C-130 Hercules News

44 Year old C-130 retired after last combat deployment

November 15, 2007 (by Captain Christopher Moore) - After 44 years of service and more than 29,500 flying hours, a C-130 Hercules flew its final combat mission Nov. 13 from Southwest Asia and will next be heading to the boneyard.

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Master Sgt. Roger Richardson holds an American flag atop a C-130E #63-7865 on November 13, 2007 in Southwest Asia. The aircraft from Ramstein AB, Germany, had just flown its last combat mission and will be flown to Davis-Monthan AFB, Arizona, where it will be laid to rest at the "boneyard." Sergeant Richardson is a 386th Expeditionary Aircraft Maintenance Squadron flying crew chief. [USAF photo by Staff Sgt. Tia Schroeder]

Aircraft 63-7865 from the 86th Airlift Wing at Ramstein Air Base, Germany, and currently assigned to the 386th Air Expeditionary Wing here, transported service members and cargo between bases in the region before landing after its final combat sortie.

Aircraft #63-7865 will soon be flown back to Ramstein AB and then to the Aerospace Maintenance and Regeneration Center, also known as the "Boneyard," located near Davis-Monthan AFB, Arizona.

"It was an honor for me to fly this last combat sortie for 63-7865," said Col. Brian O'Connor, the 386th AEW vice commander. "It is amazing and humbling to know that this aircraft had an illustrious history and combat record dating back more than a quarter century. There are certainly a multitude of operators and maintainers who have distinct memories of 7865 over its 44 years of service. I am fortunate to be one of those individuals. It is fitting that this aircraft closed out its career with superlative combat service in Iraq, and there wasn't a better way for it to fly into the sunset of its career."

Colonel O'Connor first flew the aircraft in 1990 while assigned to the 21st Tactical Airlift Squadron at Yokota AB, Japan. He flew the aircraft on at least seven missions while stationed in the Pacific.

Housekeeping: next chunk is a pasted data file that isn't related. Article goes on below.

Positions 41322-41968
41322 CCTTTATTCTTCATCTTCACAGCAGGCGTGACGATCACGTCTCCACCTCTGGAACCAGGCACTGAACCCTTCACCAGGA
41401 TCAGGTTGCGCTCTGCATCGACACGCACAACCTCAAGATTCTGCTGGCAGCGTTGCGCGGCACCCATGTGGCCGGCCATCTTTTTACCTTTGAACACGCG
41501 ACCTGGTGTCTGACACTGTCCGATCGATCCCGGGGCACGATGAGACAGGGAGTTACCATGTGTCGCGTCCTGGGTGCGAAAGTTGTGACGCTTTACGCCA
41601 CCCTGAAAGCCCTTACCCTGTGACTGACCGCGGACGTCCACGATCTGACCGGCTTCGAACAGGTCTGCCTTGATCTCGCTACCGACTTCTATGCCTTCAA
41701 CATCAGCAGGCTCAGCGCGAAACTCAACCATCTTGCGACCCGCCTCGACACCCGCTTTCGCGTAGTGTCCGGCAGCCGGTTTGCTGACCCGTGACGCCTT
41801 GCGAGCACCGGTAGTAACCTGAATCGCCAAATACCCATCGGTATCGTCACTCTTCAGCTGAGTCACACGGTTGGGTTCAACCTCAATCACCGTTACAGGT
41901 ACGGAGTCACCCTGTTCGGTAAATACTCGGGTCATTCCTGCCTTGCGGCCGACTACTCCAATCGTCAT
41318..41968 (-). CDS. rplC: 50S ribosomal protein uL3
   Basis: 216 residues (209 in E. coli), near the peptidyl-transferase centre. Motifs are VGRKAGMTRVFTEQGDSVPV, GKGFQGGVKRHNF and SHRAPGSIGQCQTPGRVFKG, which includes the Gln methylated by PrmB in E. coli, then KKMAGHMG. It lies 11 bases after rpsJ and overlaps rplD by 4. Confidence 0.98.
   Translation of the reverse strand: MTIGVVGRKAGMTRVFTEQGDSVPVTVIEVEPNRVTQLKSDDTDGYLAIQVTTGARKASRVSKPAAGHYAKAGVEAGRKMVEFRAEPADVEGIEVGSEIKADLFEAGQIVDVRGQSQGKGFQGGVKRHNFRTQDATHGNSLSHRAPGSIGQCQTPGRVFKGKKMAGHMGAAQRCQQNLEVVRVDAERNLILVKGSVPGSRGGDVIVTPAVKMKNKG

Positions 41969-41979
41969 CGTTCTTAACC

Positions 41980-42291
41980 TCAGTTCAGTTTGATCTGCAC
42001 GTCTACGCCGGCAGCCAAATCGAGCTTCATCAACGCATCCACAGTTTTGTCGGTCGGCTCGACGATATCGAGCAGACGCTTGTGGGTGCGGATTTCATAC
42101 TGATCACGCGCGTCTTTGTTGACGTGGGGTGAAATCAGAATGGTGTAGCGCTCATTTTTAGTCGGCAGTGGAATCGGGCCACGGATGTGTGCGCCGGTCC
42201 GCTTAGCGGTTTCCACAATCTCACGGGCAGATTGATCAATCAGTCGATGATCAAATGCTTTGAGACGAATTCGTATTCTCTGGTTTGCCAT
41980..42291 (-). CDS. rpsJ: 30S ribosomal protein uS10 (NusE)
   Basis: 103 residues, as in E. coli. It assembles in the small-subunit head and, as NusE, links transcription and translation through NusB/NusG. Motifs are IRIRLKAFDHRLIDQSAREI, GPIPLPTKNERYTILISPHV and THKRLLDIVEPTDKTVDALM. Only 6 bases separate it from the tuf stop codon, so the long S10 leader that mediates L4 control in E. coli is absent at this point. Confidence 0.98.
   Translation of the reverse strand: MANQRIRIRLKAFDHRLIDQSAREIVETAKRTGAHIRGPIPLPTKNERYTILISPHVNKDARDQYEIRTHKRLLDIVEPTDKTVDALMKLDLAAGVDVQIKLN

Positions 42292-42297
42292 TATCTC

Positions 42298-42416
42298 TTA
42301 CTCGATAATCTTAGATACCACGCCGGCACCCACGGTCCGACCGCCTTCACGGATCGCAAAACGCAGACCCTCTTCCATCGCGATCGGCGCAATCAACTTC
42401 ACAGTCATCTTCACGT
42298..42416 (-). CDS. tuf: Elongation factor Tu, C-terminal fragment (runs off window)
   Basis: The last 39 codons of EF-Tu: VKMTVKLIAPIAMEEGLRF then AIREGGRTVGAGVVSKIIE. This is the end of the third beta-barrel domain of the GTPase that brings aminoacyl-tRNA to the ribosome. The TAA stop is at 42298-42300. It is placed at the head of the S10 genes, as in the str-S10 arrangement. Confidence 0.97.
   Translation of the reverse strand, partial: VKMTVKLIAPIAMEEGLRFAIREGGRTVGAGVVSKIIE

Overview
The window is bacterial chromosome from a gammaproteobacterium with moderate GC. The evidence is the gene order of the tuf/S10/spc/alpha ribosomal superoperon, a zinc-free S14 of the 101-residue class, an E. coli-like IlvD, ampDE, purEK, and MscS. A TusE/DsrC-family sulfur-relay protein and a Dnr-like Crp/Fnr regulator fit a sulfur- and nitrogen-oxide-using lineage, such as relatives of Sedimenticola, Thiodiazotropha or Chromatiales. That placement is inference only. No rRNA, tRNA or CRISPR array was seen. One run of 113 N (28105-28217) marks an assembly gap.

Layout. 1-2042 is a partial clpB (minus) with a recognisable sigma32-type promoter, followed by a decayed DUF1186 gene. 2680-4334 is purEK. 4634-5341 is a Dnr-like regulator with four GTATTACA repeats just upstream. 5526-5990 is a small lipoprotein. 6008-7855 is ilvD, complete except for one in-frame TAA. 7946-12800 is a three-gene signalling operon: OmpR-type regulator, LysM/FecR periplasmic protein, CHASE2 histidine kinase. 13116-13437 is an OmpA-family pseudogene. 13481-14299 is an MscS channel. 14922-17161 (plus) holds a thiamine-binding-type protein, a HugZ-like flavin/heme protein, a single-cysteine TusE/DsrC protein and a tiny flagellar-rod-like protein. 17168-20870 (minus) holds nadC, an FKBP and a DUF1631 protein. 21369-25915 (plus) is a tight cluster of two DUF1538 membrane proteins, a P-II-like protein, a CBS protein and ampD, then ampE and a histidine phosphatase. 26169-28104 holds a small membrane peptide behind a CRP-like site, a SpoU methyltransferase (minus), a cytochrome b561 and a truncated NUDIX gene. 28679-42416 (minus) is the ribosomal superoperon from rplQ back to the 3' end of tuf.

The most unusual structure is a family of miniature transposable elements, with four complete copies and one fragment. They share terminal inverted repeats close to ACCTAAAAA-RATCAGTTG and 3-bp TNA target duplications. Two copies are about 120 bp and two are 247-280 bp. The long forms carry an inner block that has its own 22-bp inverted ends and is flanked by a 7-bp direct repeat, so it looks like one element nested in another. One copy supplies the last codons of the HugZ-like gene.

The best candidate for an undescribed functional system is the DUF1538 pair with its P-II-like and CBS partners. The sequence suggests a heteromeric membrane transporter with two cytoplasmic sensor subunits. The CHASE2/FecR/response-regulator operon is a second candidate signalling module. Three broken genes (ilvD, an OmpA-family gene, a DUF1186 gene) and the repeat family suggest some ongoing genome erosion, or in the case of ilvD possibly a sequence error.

Lt. Col. Rick Matton is another pilot here who has a history with this particular C-130. Currently deployed from Yokota AB, he flew 63-7865 eleven times while on a previous assignment to the air base.

"It's definitely a bittersweet day," said Colonel Matton, also a pilot on the last mission and currently the 386th Expeditionary Operations Group deputy commander. "Knowing the history that she's been through, especially with her Vietnam experience, I was completely honored by the opportunity to fly her last combat mission."

On the flight deck of aircraft 63-7865 is a plaque telling the story of its honorary Purple Heart.

According to the certificate, on June 1, 1972, the aircraft was assigned to the 21st TAS at Ching Chuan Kang AB, Taiwan, when it took a mortar round through engine No. 3 while sitting on the flightline at Kontum AB, Vietnam.

After a maintenance recovery team replaced the engine, the aircraft was once again ready to fly. But just as the pilot, Lt. Col. Lyn Mulkey, taxied the C-130 for takeoff, the new engine failed to start, forcing a three-engine takeoff. Despite taking even more incoming mortar rounds that punctured the wings and inflicted heavy damage to its other engines, the colonel got the aircraft airborne.

The war-torn C-130 could only reach 1,000 feet due to its damage and had to make an emergency landing at Plieku AB, Vietnam, where it was determined that the combat aircraft would need two new wings and four engines.

"The task of keeping an aircraft mission ready is a daunting task, and taking care of 7865 was no different," said Lt. Col. Shirlene Ostrov, the 386th Expeditionary Aircraft Maintenance Squadron commander. "The caliber of people we have working in maintenance is tremendous. This aircraft represents the outstanding aircrews who flew here and the talented maintainers that kept her flying."


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    Additional images:

    USAF C-130E #63-7865 of the 36th AS from Yokota AB, Japan waits for passengers who will take part in the first flight of the 50th anniversary Christmas Drop flights on December 21, 2002 at Andersen AFB, Guam. [USAF photo by A1C Joshua Strang]